With the Olympics underway, reports are streaming in from China this week of foreign journalists being detained, having photos deleted from their cameras and in at least one case getting roughed up by police while they work.
British TV journalist John Ray told news reporters he was "forcibly restrained" Wednesday by uniformed police officers who stomped on his hands as he and a cameraman tried to film a pro-Tibet protest near the Olympic complex. According to the Agence France-Presse, the officers pressed Ray for his views on Tibet.
"I tried to explain to these people that I was a journalist," Ray, an Independent Television News correspondent, said, "but they dragged me out and slung me in in the back of a police van and held me there for another few minutes." He was eventually released after showing his Olympics credentials.
The Foreign Correspondents Club of China, which demanded an apology and an investigation from Chinese authorities, tallies reports of official interference with journalism there. The group also provides information about press rights in China available on its Web site.
So far, according to the FCCC, there have been at least five such incidents since the Olympics began last week.
An Associated Press writer and photographer were repeatedly detained and searched over the weekend as they traveled around the country. Authorities searched their laptop and cameras for photos, some of which were deleted. Then on Monday, police detained British photographer Jack Hill for more than seven hours, according to the FCCC.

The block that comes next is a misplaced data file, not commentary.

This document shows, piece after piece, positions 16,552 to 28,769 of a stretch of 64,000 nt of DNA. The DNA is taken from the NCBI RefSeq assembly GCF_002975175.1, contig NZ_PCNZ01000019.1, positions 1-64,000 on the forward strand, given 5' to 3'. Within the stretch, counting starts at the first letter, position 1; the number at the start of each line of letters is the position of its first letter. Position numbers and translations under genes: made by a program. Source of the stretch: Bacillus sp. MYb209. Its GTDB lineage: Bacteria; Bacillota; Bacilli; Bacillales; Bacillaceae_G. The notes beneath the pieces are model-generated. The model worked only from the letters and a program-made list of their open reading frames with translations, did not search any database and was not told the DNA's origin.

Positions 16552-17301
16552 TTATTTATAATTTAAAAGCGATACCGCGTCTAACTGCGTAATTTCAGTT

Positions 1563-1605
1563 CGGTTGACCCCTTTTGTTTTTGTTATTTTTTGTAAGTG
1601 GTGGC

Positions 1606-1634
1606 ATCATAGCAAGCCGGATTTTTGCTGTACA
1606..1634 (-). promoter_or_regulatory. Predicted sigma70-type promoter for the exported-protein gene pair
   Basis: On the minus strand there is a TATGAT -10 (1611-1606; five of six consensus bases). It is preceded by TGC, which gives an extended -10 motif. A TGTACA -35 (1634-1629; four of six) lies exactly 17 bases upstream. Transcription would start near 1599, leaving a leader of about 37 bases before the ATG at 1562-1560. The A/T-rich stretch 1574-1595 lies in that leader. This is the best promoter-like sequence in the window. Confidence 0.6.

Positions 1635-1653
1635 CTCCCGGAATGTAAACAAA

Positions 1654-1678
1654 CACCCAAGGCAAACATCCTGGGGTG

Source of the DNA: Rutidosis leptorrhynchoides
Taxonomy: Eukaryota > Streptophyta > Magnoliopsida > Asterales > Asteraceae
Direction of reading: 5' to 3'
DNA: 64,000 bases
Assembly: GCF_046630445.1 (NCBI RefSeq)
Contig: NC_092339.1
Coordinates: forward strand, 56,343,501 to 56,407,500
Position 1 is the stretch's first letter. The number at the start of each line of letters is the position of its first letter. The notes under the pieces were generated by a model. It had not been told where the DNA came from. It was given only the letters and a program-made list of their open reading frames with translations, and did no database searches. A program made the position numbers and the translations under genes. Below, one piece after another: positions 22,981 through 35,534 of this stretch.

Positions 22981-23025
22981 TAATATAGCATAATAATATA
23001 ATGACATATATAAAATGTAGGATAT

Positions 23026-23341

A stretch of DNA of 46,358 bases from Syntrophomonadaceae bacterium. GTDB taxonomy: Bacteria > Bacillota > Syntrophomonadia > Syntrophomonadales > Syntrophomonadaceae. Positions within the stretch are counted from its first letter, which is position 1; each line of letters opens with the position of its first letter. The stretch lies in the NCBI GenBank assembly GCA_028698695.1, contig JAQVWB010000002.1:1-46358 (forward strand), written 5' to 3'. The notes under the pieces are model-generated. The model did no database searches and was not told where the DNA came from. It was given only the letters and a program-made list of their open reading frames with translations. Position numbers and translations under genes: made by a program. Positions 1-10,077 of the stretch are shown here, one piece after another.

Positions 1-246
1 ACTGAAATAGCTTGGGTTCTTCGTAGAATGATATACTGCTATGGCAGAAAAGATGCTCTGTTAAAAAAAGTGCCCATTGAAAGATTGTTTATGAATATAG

Hill was only released when the writer he’d been with, who had Olympics credentials and was not held, pressed a government official about it in a news conference, the FCCC said.
In another instance, a Scandinavian news crew said their interviews with peach farmers were cut short when unnamed officials showed up, apparently intimidating the farmers. Finally, the FCCC said, two Scandinavian reporters said police followed them in an unmarked car as they tried to report a story in Beijing.
Chinese officials have pledged to let foreign journalists work freely in their notoriously guarded country during the Olympics. But that promise showed cracks even before the games began, and as recently as last week. Foreign journalists arrived in Beijing to find certain Web sites — including that of the human rights group Amnesty International — were blocked on their computers.
The authorities loosened some such restrictions in the face of international criticism.
The Reporters Committee and other media groups are together providing a list of law firms that can help journalists in China. For news organizations in the U.S. who have reporters detained overseas, the Reporters Committee is available on our legal hotline — (800) 336-4243 — to offer assistance.